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Unusual and Bizarre Plants - The World's Smallest Flowering Plant

By LariAnn Garner (LariAnnOctober 27, 2008

After considering the world's largest organism, one might wonder what the world's smallest flowering plant is like. You'll be surprised to find out that this extremely diminutive plant is actually small enough for a specimen in full bloom to sit on the head of a pin! Read on for the incredible facts . . .

Gardening picture

The Large and the Small of It

In past nature experiences, I remember seeing still ponds that looked for all the world like flat concrete slabs, painted bright green. At one time I thought that the green color was due to some type of algal growth on the surface of the pond. Since then, I've learned that the green color was caused by multitudes of a very tiny flowering plant known as Wolffia. These very little gems have the distinction of being the smallest flowering plant in the world (see thumbnail picture at right). As you can see, they are small enough to span only two ridges of a fingerprint! This makes them less than 1 millimeter in size, and yet even a plant this tiny is capable of blooming.

A Titan for a cousin?

Even more intriguing is that Wolffia has been classified as a member of the Araceae, or aroid family. This is the same family in which Amorphophallus titanum, the Titan Arum, is found. The family resemblance is very elusive due to the extremely small size of Wolffia plants, but genetic studies have verified that there is, indeed, a familial relationship.

Duckweed and WolffiaWolffia is a genus in the Lemnaceae, or Duckweeds. The photo at left shows two members of the family, Wolffia globosa and Spirodela polyrhiza. The genera of the Lemnaceae are closely allied to the genus Pistia, or water lettuce, which is a plant large enough for the typical aroid morphology to be visible in the inflorescences. A study of the different genera of Duckweed shows that the largest ones do bear some resemblance to a very small Pistia plant. Then you notice the smaller and smaller species, where the plants are reduced to just two leaves and a root or two, then to one "leaf" and no root, then to something more reminiscent of yeast bodies than of a flowering plant. Wolffia is the smallest of the small in the Lemnaceae, and yet it still blooms and produces fruit and seed!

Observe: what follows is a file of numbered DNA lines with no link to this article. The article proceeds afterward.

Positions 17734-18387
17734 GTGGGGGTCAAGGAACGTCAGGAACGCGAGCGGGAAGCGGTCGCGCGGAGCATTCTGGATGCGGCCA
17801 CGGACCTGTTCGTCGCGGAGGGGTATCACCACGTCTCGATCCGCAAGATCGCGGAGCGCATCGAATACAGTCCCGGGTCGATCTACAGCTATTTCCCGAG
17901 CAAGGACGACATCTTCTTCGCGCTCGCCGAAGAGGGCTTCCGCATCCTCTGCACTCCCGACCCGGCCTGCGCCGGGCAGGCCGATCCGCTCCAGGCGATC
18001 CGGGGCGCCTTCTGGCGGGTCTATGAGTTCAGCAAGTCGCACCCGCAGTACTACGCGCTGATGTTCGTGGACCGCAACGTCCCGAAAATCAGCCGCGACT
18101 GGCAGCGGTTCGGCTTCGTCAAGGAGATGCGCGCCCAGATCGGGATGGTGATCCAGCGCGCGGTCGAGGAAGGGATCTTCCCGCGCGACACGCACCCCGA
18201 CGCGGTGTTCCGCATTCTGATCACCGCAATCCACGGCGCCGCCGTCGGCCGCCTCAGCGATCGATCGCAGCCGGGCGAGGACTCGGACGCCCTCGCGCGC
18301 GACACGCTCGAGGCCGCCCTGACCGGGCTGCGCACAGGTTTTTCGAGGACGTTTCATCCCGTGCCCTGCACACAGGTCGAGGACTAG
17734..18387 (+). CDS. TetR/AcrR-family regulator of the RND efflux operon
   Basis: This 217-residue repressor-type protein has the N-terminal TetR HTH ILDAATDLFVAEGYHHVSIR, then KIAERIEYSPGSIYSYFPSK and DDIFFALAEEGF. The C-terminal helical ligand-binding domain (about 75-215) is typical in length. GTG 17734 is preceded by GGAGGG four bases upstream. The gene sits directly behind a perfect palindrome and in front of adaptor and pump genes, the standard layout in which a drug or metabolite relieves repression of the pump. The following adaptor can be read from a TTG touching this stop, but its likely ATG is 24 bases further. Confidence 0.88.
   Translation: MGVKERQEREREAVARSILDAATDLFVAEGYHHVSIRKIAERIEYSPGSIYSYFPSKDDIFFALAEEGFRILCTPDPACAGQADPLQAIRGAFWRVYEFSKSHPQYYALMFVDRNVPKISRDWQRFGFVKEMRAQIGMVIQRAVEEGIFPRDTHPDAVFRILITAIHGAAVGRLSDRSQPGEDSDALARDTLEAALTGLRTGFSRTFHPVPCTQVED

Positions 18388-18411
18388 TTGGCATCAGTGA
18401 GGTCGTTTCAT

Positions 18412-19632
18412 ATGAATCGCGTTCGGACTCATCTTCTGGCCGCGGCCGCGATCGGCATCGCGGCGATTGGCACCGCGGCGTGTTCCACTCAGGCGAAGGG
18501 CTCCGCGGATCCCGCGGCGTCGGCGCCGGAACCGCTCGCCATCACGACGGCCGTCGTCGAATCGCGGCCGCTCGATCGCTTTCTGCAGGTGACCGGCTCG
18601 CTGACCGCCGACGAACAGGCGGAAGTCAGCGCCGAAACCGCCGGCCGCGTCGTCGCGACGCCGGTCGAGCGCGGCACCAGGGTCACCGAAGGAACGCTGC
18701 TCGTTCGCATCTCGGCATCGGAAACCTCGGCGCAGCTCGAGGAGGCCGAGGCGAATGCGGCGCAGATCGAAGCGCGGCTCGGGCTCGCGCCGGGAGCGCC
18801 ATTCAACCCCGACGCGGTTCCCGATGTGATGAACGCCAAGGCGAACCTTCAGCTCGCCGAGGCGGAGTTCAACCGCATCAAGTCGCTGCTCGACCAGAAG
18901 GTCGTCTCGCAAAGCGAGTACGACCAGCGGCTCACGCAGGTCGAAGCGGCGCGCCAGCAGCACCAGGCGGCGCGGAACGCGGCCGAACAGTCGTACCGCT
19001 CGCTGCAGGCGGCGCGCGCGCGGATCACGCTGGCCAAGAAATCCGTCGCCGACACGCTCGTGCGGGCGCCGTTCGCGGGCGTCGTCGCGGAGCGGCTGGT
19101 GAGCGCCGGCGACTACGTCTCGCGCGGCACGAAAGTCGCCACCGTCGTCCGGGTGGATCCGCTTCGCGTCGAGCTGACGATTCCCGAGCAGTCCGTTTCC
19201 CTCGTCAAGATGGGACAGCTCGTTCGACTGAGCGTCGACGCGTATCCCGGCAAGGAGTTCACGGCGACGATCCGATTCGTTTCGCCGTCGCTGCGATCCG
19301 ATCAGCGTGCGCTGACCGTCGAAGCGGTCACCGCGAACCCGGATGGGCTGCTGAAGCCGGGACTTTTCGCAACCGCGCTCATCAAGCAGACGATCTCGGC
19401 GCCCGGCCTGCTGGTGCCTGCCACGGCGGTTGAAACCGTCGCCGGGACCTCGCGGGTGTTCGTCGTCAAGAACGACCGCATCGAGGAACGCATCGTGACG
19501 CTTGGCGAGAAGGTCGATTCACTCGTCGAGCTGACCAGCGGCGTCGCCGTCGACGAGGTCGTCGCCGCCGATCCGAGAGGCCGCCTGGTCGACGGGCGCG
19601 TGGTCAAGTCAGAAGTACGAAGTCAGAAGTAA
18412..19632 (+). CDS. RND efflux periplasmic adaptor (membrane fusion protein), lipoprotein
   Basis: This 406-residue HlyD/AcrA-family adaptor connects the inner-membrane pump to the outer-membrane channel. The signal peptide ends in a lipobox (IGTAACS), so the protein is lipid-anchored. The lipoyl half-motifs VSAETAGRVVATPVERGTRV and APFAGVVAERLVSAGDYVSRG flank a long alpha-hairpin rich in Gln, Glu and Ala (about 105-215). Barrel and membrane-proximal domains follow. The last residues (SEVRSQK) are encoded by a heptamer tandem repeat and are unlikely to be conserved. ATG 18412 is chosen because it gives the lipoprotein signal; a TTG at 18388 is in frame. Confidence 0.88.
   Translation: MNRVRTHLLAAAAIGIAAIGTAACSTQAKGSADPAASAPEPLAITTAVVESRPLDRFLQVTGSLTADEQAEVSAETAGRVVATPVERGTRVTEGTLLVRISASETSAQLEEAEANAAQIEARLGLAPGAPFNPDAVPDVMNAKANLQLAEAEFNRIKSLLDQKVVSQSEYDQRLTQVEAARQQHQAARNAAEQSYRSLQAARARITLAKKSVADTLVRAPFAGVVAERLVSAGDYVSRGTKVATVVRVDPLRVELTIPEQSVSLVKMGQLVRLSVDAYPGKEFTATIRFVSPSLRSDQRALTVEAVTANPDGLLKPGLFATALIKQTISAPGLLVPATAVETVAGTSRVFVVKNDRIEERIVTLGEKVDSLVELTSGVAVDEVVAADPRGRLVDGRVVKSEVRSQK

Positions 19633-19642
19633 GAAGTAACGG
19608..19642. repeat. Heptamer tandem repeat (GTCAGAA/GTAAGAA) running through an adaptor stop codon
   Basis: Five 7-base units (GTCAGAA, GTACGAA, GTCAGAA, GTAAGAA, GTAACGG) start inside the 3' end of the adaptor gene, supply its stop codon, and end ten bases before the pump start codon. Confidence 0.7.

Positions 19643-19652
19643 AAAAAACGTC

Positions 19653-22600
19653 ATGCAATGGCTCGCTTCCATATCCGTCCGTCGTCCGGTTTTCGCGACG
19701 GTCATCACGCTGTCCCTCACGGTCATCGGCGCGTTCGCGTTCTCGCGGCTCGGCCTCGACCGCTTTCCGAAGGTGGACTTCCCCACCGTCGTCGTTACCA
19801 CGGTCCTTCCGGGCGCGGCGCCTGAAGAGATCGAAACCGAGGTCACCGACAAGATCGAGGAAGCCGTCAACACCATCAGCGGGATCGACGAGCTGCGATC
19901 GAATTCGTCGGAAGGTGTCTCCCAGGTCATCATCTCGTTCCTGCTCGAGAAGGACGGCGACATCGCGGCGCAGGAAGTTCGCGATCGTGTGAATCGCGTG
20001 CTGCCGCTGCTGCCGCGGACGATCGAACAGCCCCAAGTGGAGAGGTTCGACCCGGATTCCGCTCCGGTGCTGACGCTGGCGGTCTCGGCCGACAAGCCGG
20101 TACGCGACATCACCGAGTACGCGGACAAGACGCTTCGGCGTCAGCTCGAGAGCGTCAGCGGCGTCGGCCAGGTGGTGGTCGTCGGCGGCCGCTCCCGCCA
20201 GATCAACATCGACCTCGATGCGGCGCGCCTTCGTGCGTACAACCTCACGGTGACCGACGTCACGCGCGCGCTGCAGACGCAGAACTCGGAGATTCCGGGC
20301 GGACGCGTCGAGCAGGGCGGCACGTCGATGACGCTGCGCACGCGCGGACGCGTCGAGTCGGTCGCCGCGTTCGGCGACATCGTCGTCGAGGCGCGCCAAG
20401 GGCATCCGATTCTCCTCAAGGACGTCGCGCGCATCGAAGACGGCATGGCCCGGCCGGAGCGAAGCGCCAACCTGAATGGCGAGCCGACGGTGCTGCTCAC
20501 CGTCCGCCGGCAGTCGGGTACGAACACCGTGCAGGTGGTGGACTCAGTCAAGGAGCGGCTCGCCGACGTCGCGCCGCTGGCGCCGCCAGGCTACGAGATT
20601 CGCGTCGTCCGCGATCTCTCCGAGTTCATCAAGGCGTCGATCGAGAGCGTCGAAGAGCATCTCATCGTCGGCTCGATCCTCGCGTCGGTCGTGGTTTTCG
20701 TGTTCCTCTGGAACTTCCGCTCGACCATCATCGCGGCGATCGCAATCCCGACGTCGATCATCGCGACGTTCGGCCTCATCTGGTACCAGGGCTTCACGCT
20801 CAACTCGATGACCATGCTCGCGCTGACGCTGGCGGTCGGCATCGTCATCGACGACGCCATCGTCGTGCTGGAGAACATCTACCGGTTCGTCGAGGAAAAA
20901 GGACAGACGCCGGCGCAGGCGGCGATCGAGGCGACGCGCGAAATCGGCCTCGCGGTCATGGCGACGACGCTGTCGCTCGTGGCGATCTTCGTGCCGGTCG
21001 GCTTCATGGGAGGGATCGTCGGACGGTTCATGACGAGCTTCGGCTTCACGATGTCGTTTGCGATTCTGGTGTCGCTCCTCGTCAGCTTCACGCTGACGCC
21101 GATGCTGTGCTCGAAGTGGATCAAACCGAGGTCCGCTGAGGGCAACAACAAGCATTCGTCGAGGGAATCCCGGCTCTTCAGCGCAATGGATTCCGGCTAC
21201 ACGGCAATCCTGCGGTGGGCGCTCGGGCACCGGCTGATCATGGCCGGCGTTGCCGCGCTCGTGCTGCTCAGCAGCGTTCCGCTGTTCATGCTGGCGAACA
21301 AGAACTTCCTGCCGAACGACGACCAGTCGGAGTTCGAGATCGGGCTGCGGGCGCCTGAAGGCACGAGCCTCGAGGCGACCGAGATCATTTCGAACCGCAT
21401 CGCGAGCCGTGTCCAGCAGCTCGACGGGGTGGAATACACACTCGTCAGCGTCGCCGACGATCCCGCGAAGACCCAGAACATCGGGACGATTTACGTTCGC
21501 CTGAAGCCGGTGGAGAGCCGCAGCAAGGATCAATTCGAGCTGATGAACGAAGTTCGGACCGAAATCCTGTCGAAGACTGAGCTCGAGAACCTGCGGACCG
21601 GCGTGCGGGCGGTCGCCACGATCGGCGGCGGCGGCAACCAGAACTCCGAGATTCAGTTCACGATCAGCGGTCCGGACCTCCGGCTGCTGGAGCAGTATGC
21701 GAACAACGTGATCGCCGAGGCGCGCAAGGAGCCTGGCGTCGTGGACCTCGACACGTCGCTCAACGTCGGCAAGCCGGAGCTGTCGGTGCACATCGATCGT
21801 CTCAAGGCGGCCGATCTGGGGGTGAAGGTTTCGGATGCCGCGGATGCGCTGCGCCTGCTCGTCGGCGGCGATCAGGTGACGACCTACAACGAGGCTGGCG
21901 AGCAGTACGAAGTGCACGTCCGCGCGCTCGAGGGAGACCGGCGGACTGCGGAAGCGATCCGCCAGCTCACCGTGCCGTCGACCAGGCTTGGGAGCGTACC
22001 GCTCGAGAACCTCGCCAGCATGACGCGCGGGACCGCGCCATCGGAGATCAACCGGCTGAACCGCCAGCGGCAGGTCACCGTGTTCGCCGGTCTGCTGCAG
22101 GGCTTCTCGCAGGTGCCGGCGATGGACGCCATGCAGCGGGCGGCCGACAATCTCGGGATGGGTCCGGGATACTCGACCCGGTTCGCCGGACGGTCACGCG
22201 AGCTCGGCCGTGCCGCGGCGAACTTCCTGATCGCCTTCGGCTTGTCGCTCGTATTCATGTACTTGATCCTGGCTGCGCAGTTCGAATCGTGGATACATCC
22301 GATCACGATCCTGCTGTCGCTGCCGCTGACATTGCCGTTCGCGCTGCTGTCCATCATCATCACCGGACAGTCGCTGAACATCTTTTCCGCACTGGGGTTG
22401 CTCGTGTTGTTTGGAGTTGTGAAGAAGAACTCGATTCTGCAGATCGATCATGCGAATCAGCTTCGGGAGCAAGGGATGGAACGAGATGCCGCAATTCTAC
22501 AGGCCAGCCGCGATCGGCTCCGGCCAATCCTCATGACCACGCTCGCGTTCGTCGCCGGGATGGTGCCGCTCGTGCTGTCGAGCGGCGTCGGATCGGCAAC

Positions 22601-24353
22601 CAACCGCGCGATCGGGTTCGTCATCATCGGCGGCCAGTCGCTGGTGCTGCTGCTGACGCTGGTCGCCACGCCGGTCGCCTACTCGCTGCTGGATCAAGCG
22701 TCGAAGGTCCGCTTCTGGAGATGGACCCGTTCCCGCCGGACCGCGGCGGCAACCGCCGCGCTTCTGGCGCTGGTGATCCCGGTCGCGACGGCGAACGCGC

A Bouquet on the Head of a Pin!

I can't overemphasize how tiny these little guys are, as a dozen Wolffia blooms could be arranged tastefully on the head of a pin. While they are flowering plants capable of producing seeds, Wolffia reproduces most commonly by vegetative means. A mature plant will produce a bud which will grow into an individual plant and separate off from the parent. Their capacity for vegetative reproduction is incredible, as the Indian species Wolffia microscopica can produce a smaller daughter plant every 30 to 36 hours. At this rate of reproduction, one plant could give rise to about 1 nonillion (a one followed by 30 zeros) in a period of only 4 months. Fortunately, these plants are edible and are similar to soybeans in their protein content. In fact, Wolffia is eaten by people in Thailand. It is known there as "water-eggs" or khai-nam.

A Large Future for such a Small Plant

Wolffia have the potential to help solve some of the world's most pressing problems, from bioremediation of polluted waters to serving as a food source for humans and animals, to even providing biofuel to lessen our dependence on oil. Such amazing possibilities for such a diminutive plant, and incurably cute, too!

For a great deal more information about Wolffia and other members of the Lemnaceae, check the following links:
Wayne Armstrong's treatment of the Lemnaceae
The Charms of Duckweed

Image credit: Christian Fischer, Wikimedia Commons
and Eric Guinther, Wikimedia Commons

  About LariAnn Garner  
LariAnn GarnerLariAnn has been gardening and working with plants since her teenage years growing up in Maryland. Her intense interest in plants led her to college at the University of Florida, where she obtained her Bachelor's degree in Botany and Master of Agriculture in Plant Physiology. In the late 1970s she began hybridizing Alocasias, and that work has expanded to Philodendrons, Anthuriums, and Caladiums as well. She lives in south Florida with her partner and son and is research director at Aroidia Research, her privately funded organization devoted to the study and breeding of new, hardier, and more interesting aroid plants.

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